Saturday, November 10, 2012

Redtwist Rendition of Arthur Miller's 'Broken Glass' Worthwhile but Not Quite Shattering -- Chicago Theater Review

Theater Review

Broken Glass
a play by Arthur Miller
directed by Michael Colucci
& Jan Ellen Graves
Redtwist Theatre, Chicago
Thru November 18

There is no playwright whose work I have liked more, or more consistently, than Arthur Miller.

Beyond his acknowledged masterpieces—Death of a Salesman, All My Sons and The Crucible, written (and/or first staged) between 1947-53—I have found great depth and meaning in three of his 60’s plays: After the Fall, Incident at Vichy and The Price.

Other than seeing—and liking but not loving—his last play, Finishing the Picture, when it debuted at Chicago’s Goodman Theatre in 2004, I had heretofore not seen any of Miller’s later works. According to Wikipedia, he wrote at least a dozen plays after 65th birthday in 1980.

Some of these were seemingly never produced, but Broken Glass ran on Broadway in 1994 (though not for long) and received a Tony nomination.  It had a more successful original run in London, where it received the Olivier Award for Best New Play.

The show has been staged twice previously by the Chicago theater troupe now known as Redtwist, whose work I’ve often liked (including a fine version of All My Sons). With the current production getting some good notices, I decided to check it out for just $12.50 on HotTix.

What makes Miller’s masterpieces so good is that while they feature plot lines that are compelling at face value, they also serve as pointed (and often poignant) allegories, with significance and resonance far beyond what is seen on-stage (or on the page).

Based on my first encounter with Broken Glass, written (or at least finished) when Miller was 79, it certainly seems like a worthwhile play by a writer who still had something substantive to say, but fails—both on the surface and metaphorically—to scale the heights of his more legendary works.

And while Redtwist’s production was well-crafted and well-acted, it too felt a bit lesser than some other works I’ve seen there, notably their superb takes on two Martin McDonagh plays (The Pillowman and The Cripple of Inishmaan).

Based in Brooklyn in 1938, Broken Glass is so titled in reference to Kristallnacht, the tragic “Night of Broken Glass” that saw Jewish-owned stores, buildings and synagogues destroyed in Germany, leaving streets strewn with broken glass.

Kristallnacht is now seen as one of the most chilling precursors to the Holocaust, but my understanding is that at the time many American Jews, such as the play’s Phillip Gellburg (played by Neal Grofman), failed to appreciate the gravity of the situation under Hitler prior to the invasion of Poland, if even then. As with most everything in Miller's oeuvre, the name Gellburg is symbolic, as Phillip--who is rather aloof about his religious identity--bristles when it is confused with "Goldberg."

This mass obviousness—or self-imposed powerlessness—to Hitler's atrocities is metaphorically embodied in Broken Glass by Phillip’s wife, Sylvia (a fine Jacqueline Grandt), who has lost the use of her legs, albeit for no physiological reason. The doctor Phillip enlists, Harry Hyman (Michael Colucci), suspects that Sylvia’s paralysis may have been prompted by her concern for the German Jews and/or her somewhat strained relationship with Phillip. I won’t reveal much more of the plotline, but questions arise regarding the couple’s sexual relations, as well as Dr. Hyman’s somewhat ulterior motives for his course of treatment.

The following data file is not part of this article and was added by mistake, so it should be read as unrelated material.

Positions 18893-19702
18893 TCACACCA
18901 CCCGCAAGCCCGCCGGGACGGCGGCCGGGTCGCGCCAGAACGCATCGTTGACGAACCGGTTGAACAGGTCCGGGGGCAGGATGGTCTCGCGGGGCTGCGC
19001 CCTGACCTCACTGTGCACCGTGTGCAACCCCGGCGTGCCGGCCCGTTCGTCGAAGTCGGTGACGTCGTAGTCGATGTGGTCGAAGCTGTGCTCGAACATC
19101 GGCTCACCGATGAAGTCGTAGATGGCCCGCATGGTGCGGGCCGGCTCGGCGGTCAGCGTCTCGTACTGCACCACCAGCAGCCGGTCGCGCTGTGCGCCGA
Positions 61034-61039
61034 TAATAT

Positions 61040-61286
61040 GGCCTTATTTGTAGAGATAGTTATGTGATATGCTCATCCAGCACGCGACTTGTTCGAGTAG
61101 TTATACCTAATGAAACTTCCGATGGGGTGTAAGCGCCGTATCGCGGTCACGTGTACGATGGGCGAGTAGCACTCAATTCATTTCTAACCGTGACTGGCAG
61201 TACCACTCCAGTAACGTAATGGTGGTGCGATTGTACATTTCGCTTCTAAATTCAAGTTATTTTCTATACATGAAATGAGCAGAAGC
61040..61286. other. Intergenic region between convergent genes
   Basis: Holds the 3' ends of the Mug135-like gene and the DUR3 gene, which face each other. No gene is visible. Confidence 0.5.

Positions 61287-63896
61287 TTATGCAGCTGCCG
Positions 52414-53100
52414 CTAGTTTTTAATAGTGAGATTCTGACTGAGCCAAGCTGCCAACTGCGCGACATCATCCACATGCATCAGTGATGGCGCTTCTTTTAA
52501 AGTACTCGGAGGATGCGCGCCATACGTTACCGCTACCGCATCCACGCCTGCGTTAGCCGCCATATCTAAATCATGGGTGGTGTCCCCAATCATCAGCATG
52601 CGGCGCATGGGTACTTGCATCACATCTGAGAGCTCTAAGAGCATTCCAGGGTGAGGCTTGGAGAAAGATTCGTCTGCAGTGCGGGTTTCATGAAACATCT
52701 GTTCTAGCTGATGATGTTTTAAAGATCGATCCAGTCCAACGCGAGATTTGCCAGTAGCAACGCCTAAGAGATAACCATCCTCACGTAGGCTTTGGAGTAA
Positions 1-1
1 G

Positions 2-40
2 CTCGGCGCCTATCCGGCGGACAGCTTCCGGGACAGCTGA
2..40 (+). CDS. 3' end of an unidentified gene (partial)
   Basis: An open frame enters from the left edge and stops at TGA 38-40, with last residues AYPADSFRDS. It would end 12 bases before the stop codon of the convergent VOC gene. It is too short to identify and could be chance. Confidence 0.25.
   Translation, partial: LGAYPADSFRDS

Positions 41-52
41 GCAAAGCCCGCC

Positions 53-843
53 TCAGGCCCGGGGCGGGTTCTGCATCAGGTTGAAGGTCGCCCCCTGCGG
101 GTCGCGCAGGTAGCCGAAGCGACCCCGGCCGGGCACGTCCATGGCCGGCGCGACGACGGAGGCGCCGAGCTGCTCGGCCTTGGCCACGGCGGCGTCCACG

The play also weaves in Phillip’s interaction with his WASPish boss in a Wall Street firm (played with proper smarm by Mike Nowak), as well as Dr. Hyman’s wife Margaret (a charming Susan Fay) and Sylvia’s sister Harriet (Robyn Okrant). Perhaps this is a function of Redtwist’s well-utilized but nonetheless intimate storefront space, but it sometimes felt like there were more characters than necessary (though there are only 6).

While Grofman (reprising the role he played in 2004, as is Grandt) was very good as Phillip, my sense that he would perfectly embody Willy Loman (from Miller’s masterful Death of a Salesman) perhaps earned him greater empathy than his more abrasively pathetic character deserved.

And while Redtwist artistic director Michael Colucci, who is directing Broken Glass for the third time (this time in tandem with wife Jan Ellen Graves), obviously has deep familiarity with Miller’s play, I couldn’t help but feel that his portrayal of Dr. Hyman wasn’t quite on the mark. Although Colucci is a skilled actor I’ve seen previously at Redtwist, he seemed to play Hyman more like a ’70 television detective rather than a Jewish doctor in Brooklyn in the late 1930s. And though the character was supposed to have feelings for Sylvia, there was no apparent chemistry between Grandt and Colucci, making that part of the drama fall flat. 

None of which is to suggest that there wasn’t considerable quality work being done by the actors, directors and crew in enacting a fine if not fantastic piece. I’m glad I’ve now seen another Arthur Miller play, even if I didn’t expect to be among his very best going in and had that expectation confirmed.

Still, second rate Miller still has plenty of merits, and if you’re looking for a good play to see—especially in a true Chicago storefront theater—you wouldn’t go wrong with this one. But if you don’t get around to seeing Broken Glass, you needn’t be shattered. 

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